After over three years of follow-up, the patients remain asymptomatic and no recurring “stenosis” was noticed.

3Discussion

LSG has emerged as a reproducible successful and efficient surgical technique for long-term weight loss stability with regression of most major associated comorbidities.3 The complication rate for LSG has been described to be 2.9 up to 15.3%.4 Obstruction after laparoscopic sleeve gastrectomy is rare but requires early diagnosis and treatment due to a significantly increased morbidity.

The obstruction can result from an anatomical stricture of the gastric tube or from gastric tube's functional obstruction due to twisting by a volvulus-like mechanism. The twisting may occur by misalignment of the staples in the same plane or by the indentation of the incisura within the gastric lumen, which creates a flap valve producing a functional EGOO. Another cause of obstruction is adhesions of the gastric serosa thappening later on.3

Few reports of EGOO after LSG related to this mechanism have been published.2–7 In one of these cases,6 a Polyflex® covered esophageal stent (Boston Scientific, Natick, MA, USA) was inserted under fluoroscopic guidance. However the stent migrated up into the esophagus and required surgical removal. The remaining cases were surgically sorted out.

In these cases the use of fully covered self-expandable metallic stents demonstrated to be effective and safe in the treatment of post sleeve gastric torsion. EGOO is a functional gastric tube obstruction that may recur. However, in the reported cases the patients remained asymptomatic during a follow-up of at least three years.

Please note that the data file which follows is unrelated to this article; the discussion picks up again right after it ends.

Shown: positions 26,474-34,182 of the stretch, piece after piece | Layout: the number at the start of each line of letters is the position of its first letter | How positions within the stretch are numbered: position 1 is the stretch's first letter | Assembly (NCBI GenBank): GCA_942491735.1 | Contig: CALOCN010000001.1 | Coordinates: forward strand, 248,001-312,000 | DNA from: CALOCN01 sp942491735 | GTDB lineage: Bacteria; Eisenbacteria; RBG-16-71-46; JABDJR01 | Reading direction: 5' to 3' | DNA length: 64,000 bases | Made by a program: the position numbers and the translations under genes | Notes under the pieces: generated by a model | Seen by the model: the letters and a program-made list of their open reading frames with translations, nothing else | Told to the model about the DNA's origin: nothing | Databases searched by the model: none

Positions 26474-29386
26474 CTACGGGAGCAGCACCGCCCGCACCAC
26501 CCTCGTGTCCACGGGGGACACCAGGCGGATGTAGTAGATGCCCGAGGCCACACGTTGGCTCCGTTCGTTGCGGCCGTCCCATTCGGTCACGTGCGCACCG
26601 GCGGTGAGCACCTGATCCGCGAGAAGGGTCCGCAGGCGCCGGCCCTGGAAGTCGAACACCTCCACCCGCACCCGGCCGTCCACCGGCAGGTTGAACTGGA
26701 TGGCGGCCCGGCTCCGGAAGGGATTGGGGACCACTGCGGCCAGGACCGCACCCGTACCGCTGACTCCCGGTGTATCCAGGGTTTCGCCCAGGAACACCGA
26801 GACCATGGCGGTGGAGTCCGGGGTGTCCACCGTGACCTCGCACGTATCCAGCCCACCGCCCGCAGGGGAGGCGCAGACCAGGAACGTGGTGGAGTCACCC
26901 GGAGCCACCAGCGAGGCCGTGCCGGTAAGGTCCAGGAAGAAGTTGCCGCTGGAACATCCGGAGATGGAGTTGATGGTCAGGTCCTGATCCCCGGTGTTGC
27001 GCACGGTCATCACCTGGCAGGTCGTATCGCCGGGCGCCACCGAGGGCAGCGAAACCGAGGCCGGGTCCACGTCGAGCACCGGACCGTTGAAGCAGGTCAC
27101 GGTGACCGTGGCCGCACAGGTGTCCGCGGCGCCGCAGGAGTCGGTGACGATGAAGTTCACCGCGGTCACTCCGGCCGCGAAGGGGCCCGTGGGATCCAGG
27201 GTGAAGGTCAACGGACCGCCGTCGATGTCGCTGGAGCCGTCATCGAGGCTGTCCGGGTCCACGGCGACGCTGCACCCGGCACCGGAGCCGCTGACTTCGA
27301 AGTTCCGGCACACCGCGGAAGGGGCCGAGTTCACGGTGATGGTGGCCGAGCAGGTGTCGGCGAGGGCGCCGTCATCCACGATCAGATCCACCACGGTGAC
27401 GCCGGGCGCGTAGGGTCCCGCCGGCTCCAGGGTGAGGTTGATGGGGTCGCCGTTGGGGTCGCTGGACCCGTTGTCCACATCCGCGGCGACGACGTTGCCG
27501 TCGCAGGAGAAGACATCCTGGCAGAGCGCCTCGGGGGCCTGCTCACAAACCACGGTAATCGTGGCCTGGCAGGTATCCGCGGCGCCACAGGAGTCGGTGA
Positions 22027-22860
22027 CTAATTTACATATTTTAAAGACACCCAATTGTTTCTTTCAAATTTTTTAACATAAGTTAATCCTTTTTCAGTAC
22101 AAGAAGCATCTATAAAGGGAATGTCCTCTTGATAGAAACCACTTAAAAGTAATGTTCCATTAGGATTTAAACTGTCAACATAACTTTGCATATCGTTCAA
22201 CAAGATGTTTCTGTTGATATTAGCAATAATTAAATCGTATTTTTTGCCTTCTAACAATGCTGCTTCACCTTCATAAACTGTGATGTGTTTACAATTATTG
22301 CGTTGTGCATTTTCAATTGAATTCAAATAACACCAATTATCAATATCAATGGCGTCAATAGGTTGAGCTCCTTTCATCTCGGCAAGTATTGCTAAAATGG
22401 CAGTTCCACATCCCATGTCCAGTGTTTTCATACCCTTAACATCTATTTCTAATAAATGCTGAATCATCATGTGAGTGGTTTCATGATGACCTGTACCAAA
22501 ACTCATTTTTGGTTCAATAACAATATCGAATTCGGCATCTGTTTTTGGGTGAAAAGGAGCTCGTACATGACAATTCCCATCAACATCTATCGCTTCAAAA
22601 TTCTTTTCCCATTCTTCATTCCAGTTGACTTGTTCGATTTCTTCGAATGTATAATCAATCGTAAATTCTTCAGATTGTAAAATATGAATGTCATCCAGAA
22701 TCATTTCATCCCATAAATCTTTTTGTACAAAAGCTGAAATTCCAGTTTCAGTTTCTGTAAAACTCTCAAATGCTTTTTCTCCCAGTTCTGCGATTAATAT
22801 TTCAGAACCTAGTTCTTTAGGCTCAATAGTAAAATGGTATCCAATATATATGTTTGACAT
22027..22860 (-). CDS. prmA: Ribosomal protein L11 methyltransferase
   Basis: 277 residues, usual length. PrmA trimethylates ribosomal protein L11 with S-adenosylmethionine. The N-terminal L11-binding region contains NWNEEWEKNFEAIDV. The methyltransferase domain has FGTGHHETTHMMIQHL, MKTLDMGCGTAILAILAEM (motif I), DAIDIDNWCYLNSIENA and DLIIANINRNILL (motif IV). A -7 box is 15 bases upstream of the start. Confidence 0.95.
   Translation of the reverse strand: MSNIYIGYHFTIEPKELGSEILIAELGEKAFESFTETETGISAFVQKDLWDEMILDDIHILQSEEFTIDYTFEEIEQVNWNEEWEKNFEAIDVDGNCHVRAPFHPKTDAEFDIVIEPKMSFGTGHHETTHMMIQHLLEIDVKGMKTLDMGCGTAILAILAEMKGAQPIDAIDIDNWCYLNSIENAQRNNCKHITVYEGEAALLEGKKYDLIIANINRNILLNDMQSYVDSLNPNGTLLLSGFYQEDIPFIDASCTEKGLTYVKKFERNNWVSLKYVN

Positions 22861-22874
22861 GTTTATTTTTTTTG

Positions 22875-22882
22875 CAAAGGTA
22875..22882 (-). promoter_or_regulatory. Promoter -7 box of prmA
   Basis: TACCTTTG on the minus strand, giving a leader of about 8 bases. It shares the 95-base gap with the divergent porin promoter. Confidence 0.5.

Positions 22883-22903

The excellent short-term outcome was expected given that the stents insertion prompted the gastric lumen patency. The good long-term outcome was less expectable and was probably due to the induction of ulceration and fibrosis in the gastric torsion inducing a permanent gastric tunnel.

In case of therapeutic failure these patients would be candidates to surgery aiming to convert the sleeve gastrectomy into a gastric bypass.

Ethical disclosuresProtection of human and animal subjects

The authors declare that no experiments were performed on humans or animals for this study.

Right to privacy and informed consent

The authors declare that no patient data appear in this article.

Confidentiality of data

The authors declare that they have followed the protocols of their work center on the publication of patient data.

Conflict of interest

The authors have no conflicts of interest to declare.

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Copyright © 2015. Sociedade Portuguesa de Gastrenterologia